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Motivation to enrol in a Master of Public Health postgraduate programme at a South African university


Background. In the context of a curriculum embedded in social perspectives linked to validated Master of Public Health (MPH) competencies, blended learning is used for learning and teaching. However, in a changing technological environment and embarking on the Fourth Industrial Revolution, it becomes imperative to understand the target audience using blended learning as a postgraduate learning environment. Curriculum restructuring and redesign have to take into account changing patterns in the context, environment and target audience for postgraduate programmes in public health.

Objectives. To determine the demographic profile of master’s-level postgraduate public health students and their motivation for enrolling into a postgraduate programme.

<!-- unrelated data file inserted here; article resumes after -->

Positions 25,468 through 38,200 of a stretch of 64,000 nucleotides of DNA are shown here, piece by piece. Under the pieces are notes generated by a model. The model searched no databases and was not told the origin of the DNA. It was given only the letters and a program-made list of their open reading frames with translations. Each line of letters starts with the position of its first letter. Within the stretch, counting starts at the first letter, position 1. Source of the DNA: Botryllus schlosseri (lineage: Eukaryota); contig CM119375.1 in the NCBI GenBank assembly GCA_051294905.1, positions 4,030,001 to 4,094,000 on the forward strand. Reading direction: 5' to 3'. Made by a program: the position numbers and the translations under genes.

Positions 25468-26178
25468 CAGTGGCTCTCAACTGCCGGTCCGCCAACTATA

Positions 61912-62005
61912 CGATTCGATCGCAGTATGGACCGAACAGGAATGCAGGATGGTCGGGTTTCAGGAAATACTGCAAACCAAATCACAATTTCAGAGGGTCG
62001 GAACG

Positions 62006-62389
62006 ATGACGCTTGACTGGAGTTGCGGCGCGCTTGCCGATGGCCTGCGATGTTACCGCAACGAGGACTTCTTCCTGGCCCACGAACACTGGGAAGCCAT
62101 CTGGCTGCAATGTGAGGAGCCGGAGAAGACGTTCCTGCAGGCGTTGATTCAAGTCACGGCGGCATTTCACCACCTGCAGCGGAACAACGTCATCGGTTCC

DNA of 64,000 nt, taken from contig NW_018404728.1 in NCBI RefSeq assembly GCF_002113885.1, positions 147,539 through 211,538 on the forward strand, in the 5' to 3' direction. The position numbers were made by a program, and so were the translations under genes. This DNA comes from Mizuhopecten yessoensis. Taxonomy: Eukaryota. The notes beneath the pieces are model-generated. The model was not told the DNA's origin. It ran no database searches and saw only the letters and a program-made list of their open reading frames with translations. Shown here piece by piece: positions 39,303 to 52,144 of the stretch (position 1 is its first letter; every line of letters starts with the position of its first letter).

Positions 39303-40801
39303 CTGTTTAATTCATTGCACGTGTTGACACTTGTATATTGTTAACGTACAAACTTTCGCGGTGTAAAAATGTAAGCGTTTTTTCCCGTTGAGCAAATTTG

Methods. The study is a retrospective quantitative descriptive research design using secondary data from the application forms of all registered MPH postgraduate students enrolled for the degree from 2015 to 2019. Secondary data analysis was performed using descriptive analysis to calculate frequency, percentages, means and ranking order.

Results. One hundred and eighty-four student records were analysed over the study period, with a 55% female and 45% male gender representation. South African students comprised 38% of the total number of students enrolled during the study period. The motivation to enrol in the MPH programme was to improve public health practice, specifically in the field of promotive and preventive aspects of public health. Further research into the motivation to enrol in a distance-learning postgraduate programme is required.

Conclusion. The MPH programme attracts regional and international students from multidisciplinary fields, thereby improving public health practice by moving beyond clinical practice.

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